Open ROADM gets deployed as work starts on Release 6.0
Wednesday, October 2, 2019 at 4:04PM
Roy Rubenstein in AT&T, FlexO, John Paggi, Martin Birk, OFC 2019, OTN, OTUCn, Open ROADM

AT&T has deployed Open ROADM technology in its network and says all future reconfigurable optical add-drop multiplexer (ROADM) deployments will be based on the standard. 

At this point, it is in a single metro and we are working on a second large metro area,” says John Paggi, assistant vice president member of technical staff, network infrastructure and services at AT&T. 

 

Shown are the various elements included in the disaggregated Open ROADM MSA. Also shown is the hierarchical SDN controller architecture with the federated controllers overseeing the optical layer and the multi-layer controller overseeing the path creation across the layer, from IP to optical. Source: Open ROADM MSA

Meanwhile, the Open ROADM multi-source agreement (MSA) continues to progress, with members working on Release 6.0 of the standard. 

 

Motivation 

AT&T is a founding member of the Open ROADM MSA along with system vendors Ciena, Fujitsu and Nokia. The organisation has since grown to 23 members, 13 of which operate networks. Besides AT&T, the communications service providers include Deutsche Telekom, Orange, KDDI, SK Telecom and Telecom Italia.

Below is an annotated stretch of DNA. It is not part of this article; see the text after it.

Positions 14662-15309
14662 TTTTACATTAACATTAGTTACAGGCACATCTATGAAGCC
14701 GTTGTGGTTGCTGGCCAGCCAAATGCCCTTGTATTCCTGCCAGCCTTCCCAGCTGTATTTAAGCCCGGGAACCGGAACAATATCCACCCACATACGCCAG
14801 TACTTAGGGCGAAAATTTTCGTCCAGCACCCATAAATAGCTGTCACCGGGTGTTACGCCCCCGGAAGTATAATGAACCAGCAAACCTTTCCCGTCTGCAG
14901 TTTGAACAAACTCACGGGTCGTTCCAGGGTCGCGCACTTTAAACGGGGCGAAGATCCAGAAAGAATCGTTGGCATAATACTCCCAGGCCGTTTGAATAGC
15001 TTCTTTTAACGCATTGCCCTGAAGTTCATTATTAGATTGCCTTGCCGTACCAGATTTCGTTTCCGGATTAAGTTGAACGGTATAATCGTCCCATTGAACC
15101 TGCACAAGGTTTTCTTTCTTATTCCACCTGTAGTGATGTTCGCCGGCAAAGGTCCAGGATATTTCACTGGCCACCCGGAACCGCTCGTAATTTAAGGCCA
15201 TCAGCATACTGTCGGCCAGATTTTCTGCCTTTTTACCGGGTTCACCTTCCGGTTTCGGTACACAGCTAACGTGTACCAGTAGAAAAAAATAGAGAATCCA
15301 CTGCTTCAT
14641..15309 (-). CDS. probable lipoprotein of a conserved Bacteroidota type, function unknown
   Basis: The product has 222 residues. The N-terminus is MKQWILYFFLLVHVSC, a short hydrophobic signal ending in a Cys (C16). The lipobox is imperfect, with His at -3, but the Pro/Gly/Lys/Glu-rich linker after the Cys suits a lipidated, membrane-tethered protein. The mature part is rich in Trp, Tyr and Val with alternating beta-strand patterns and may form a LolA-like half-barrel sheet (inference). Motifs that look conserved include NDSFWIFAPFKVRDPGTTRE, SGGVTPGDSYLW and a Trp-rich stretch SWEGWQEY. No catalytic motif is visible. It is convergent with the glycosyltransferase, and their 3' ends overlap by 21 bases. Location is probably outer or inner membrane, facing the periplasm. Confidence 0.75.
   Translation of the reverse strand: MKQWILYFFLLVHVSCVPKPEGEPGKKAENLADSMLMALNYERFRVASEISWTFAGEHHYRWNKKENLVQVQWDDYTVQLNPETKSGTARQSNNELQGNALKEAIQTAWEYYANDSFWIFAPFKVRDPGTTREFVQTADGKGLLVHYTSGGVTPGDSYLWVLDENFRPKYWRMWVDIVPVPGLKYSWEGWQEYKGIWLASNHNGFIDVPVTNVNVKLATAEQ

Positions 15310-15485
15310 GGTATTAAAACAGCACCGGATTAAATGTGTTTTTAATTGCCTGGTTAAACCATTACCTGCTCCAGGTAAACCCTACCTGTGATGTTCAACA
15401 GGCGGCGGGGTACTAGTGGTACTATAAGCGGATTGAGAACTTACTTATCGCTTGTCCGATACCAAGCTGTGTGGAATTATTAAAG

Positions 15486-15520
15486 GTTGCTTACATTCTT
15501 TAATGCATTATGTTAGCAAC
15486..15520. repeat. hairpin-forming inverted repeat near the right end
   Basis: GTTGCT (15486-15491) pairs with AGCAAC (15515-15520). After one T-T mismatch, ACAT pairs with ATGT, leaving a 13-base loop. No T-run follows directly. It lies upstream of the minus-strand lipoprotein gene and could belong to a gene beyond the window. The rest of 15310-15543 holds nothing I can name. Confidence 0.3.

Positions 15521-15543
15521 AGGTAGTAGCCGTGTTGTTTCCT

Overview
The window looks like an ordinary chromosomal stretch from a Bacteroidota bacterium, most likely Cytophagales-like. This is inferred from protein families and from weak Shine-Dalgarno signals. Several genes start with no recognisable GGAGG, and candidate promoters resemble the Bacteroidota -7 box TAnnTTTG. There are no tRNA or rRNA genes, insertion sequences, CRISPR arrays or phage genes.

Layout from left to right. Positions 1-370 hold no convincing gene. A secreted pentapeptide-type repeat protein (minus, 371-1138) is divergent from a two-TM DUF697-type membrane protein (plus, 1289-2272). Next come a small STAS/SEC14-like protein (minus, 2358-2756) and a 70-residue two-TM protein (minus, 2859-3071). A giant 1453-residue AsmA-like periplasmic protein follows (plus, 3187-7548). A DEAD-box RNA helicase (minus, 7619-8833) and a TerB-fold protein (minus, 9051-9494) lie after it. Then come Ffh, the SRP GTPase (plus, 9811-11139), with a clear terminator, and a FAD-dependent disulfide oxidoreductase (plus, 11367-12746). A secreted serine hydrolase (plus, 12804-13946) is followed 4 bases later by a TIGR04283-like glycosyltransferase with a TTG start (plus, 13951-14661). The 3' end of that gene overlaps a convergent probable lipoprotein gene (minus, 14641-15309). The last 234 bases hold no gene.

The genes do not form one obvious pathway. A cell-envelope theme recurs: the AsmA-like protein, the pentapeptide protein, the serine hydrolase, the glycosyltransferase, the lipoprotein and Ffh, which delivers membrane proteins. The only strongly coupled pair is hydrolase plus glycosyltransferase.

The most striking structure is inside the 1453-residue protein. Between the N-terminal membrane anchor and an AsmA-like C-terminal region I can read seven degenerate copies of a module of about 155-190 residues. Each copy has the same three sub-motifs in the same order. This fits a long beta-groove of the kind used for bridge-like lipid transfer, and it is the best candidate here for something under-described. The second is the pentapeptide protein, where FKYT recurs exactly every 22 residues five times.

The initiative was created to promote a disaggregated ROADM standard that enables interoperability between vendors’ ROADMs.

The specification work includes the development of open interfaces to control the ROADMs using software-defined networking (SDN) technology. The scope of the disaggregated design has also been expanded beyond ROADMs to include optical transceivers, OTN switching to handle sub-wavelength traffic, and optical amplifiers.

AT&T viewed the MSA as a way to change the traditional model of assigning two ROADM system vendors for each of its metro regions. 

We had two suppliers to keep each other honest,” says Paggi. But once we had committed a region to a supplier, we were more or less beholden to that supplier for additional ROADM and transponder purchases.”

AT&T wanted true hyper-competition’ among ROADM and transponder suppliers and the Open ROADM MSA was the result. 

The operator saw the MSA as a way to reduce costs and speed up innovation by using an open networking model. Opening up and standardising the design would also allow innovative start-up vendors to participate. With the traditional supply model, an operator would favour larger firms knowing it would be dependent on the suppliers for 5-10 years.

Because you can mix and match different suppliers, Open ROADM allows us to introduce disrupters to our environment,” says Paggi.  

 

Evolution

The first Open ROADM revision used 100-gigabit wavelengths and a 50GHz fixed grid. A flexible grid and in-line amplification that extended the reach of 100-gigabit wavelengths to 1,000km were then added with Revision 2

In Revision 3 we made Open ROADM applicable to more use cases,” says Martin Birk, director member of technical staff, network infrastructure and services, AT&T. We started introducing things like OTUCn and FlexO in preparation for 400 gigabits.”  The OTN Beyond 100 gigabit’ OTUCn format comprises n’ multiples of 100-gigabit OTUC frames, while FlexO refers to the Flexible OTN format.